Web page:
Thursday, August 30, 2012

Korea: The Good, the Bad, and the Weird.

This post was supposed to follow shortly after my 6 month thoughts, but I admit I got lazy and demotivated and then went off on a BEAUTIFUL 2 week vacation (post on that to follow soon) so it seems now is the time to get down and do it. I am officially over the 6 month mark and man it feels good. I sat back and read my travel journal entries from when I first arrived in Korea and had to smile. I have come so far and learnt so much - which is exactly why I came here.

 It struck me that when I left South Africa, or even began this whole process, I had no idea what was waiting for me on this side. I still don't. Every day brings a new lesson, new challenge, new memory. I have seen temples and parades, stayed in hostels, pensions and jimjilbangs. I've come to love Kpop and Korean food, I find it unnatural to wear shoes indoors, I sleep on the floor, slurp my soup (cringe) and the drivers no longer scare me (much). I've adapted and tried to fit in as much as my lilly white skin will allow me, and I've loved it. I've learnt to be patient, to let the little things go, to be strong, to eat with chopsticks. I've realised how much I love to write and travel, how important a strong support base and English conversation can be. I've learnt to eat what's put in front of me no matter what (as I type this I'm sitting still feeling a little ill from all the food consumed at lunch) and that trying new things really IS good for the soul. I know now that it's okay to be homesick, as long as I don't forget what an amazing opportunity has been given to me this year. I have also now heard what I sound like when I speak with the American-type accent I use with my kids...it aint pretty. But enough about all this now.

Here are 5 pros and cons to living in Korea, from my view point.

Cons (let's start with the bad)

1. Language. If you don't know Korean, it's hard. It sounds obvious but the total impact of not being able to read or speak a language you are surrounded by only hits you properly when you're in the middle of it. And it's not just struggling to chat to Mr Kim down the road about how you like your chicken cooked. It's getting anywhere; communicating with taxi drivers, bus schedules and train sites. It's not being able to tell a doctor what's wrong, or the hairdresser how you want your hair done. It's not knowing what to buy in the supermarket, how to use your microwave and washing machine or how to speak to your landlord if something at home goes wrong. It's not being able to tell the kind coffee store lady that you love her place, or enjoyed a meal at the local restaurant. It's not understanding your kids and not being able to get them to fully understand you that can frustrate you to tears. Having said all that, it definitely doesn't take long to pick up some survival Korean, and to learn to communicate in non-lingual ways. The amount of stuff I can pick up now, while still not understanding much Korean, is really helpful. Logic will help you through this all. If you don't have any...eish.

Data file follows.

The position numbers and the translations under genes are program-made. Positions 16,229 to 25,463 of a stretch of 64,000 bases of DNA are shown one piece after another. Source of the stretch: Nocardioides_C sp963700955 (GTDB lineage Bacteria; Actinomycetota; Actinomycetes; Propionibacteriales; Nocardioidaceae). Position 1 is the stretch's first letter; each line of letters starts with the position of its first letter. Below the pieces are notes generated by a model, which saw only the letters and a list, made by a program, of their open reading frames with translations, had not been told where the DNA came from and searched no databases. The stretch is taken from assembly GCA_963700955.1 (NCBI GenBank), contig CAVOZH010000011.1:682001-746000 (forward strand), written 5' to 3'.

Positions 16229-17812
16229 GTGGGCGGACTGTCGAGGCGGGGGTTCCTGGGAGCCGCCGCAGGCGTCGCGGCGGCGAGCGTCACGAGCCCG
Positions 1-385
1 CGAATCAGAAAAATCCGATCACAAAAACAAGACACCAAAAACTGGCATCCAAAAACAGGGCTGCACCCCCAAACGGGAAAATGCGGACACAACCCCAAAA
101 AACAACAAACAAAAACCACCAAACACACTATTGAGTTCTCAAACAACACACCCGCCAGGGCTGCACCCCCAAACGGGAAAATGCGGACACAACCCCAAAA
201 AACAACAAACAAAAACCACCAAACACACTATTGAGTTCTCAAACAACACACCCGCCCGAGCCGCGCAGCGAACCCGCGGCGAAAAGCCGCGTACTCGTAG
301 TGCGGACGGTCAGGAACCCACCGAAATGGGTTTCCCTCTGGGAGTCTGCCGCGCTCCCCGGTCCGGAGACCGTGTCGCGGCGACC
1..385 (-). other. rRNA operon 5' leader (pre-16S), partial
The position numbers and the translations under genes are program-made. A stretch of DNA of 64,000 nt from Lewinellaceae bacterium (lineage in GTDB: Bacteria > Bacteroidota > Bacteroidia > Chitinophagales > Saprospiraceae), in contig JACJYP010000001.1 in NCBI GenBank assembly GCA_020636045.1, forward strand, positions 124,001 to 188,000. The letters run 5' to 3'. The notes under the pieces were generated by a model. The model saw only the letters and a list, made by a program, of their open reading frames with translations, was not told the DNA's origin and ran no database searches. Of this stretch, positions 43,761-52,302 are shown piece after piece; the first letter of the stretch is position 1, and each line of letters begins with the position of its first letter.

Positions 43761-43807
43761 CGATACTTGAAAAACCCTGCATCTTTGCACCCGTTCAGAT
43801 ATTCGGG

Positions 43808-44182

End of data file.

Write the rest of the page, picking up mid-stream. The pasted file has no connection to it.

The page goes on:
2. The gross-ness. Korea stinks. I do not understand it, and think it has something to do with the sewerage system, but there are times when the most awful smells seem to seep through the streets. The people also aren't afraid to fart or burp and spit, making being in public interesting. I still hear the guttural build up to a spit ball that the men walking outside my apartment like to do. You never get used to it. Also, the garbage system has people putting their packets of waste outside on the streets where they are rummaged through or left to fill up till bursting point. They are collected regularly and it isn't a bad system, but sometimes you do feel surrounded by rubbish. Also, the whole no flushing of toilet paper and squat toilet systems that most public bathrooms have can get really disgusting. No details required.